called the index of the root.

'EXTRACTION OF THE SQUARE ROOT.

290. The square root of a number is a factor which mul-
tiplied by itself once will produce the number. To extract
the square root is to find this factor* The first ten numbers
and their squares are

1, 2, 3, 4, 5, 6, Y, 8, 9, 10.
1, 4, 9, 16, 25, 36, 49, 64, 81. 100.
The numbers in the first line are the square roots of those
in the second. The numbers 1, 4, 9, 16, 25, 36, &c.
having exact factors, are called perfect squares.

A perfect square is a number which has two exact factors

NOTE. The square root of a number less than 100 will be less
than 10, while the square root of a number greater than 100 will
be greater than 10.

287. What is a power ? What is the root of a power? What is the
first power ? What is the second power ? The third power ?

288. What is the exponent of the power ? How is it written ? What
is Involution ? How many things are connected with every power ?
How do you find the power of a number ?

289. What is Evolution? What is the square root of a number?
What is the cube root of a number ? How do you denote the square
root of a number ? How the cube root ?



278



EXTRACTION OF THE SQUARE ROOT.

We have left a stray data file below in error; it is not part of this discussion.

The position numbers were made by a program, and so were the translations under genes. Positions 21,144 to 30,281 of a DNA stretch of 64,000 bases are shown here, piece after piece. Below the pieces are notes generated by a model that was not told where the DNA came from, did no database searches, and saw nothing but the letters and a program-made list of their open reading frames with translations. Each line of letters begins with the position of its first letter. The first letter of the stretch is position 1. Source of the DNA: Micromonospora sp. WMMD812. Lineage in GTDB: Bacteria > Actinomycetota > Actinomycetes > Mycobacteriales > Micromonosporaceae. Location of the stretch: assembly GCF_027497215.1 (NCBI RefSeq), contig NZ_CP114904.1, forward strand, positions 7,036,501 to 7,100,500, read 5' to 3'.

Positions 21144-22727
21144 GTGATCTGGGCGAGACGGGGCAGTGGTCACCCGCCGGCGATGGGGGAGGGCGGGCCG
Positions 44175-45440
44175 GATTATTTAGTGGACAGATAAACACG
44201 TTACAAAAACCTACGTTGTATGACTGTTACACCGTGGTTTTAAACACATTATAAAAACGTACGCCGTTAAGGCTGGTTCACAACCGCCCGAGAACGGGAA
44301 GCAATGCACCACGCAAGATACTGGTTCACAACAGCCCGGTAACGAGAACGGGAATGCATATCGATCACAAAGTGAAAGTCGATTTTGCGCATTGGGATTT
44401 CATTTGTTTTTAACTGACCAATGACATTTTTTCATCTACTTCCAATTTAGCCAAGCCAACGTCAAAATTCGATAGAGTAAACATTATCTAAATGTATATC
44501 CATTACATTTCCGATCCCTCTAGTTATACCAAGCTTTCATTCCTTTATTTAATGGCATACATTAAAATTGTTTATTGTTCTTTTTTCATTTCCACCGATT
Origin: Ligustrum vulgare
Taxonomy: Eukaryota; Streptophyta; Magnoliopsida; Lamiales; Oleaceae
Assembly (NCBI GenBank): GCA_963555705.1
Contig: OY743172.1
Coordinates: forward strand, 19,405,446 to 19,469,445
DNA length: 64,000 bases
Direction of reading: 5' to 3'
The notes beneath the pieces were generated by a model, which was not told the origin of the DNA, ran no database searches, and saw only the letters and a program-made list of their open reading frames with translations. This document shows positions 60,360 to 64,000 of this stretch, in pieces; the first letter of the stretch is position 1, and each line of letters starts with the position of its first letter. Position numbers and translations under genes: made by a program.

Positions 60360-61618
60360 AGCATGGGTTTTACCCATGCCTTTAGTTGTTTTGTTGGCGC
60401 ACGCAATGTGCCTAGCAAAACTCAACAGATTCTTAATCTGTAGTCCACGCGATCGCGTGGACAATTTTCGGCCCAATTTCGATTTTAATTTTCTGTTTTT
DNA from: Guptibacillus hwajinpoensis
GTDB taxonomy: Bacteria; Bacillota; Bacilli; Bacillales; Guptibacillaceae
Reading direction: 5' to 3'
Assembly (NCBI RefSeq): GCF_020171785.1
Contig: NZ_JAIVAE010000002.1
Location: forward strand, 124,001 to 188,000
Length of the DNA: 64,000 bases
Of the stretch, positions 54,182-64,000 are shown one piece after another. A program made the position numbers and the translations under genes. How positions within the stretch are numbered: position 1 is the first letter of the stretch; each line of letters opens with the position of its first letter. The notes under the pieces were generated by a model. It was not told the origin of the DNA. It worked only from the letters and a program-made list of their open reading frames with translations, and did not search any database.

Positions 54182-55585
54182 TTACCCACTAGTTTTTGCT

291. What is the square of 36=3 tens + 6 units?



ANALYSIS. 36=3 tens+6 units, is first
to be taken 6 units' time, giving 6 2 +3 x 6 :
then taking it 3 tens' times, we have
3 x 6+3 2 , and the sum is 3 2 +2(3 x 6)+6 2 :
that is,



3 + 6
3 + 6

3x6 + 6*
3 2 +3x6



3 2 +2(3x6)+6

The square of a number is equal to the square of the tens,
plus twice the product of the tens by the units, plus the square
of the units.

The same may be shown by the figure :

Let the line AB re- F 30

present the 3 tens or 30,
and BC the six units.

Let AD be a square
on AC, and AE a square
on the ten's line AB.

Then ED will be a
square on the unit line
6, and the rectangle EF
will be the product of
HE, which is equal to
the ten's line, by IE,
which is equal to the
unit line Also, the
rectangle BK will be the
product of EB, which is
equal to the ten's line, by
the unit line B C. But the whole square on AC is made up of
the square AE, the two rectangles FE and EC, and the square
ED.

1. Let it now be required to extract the square root of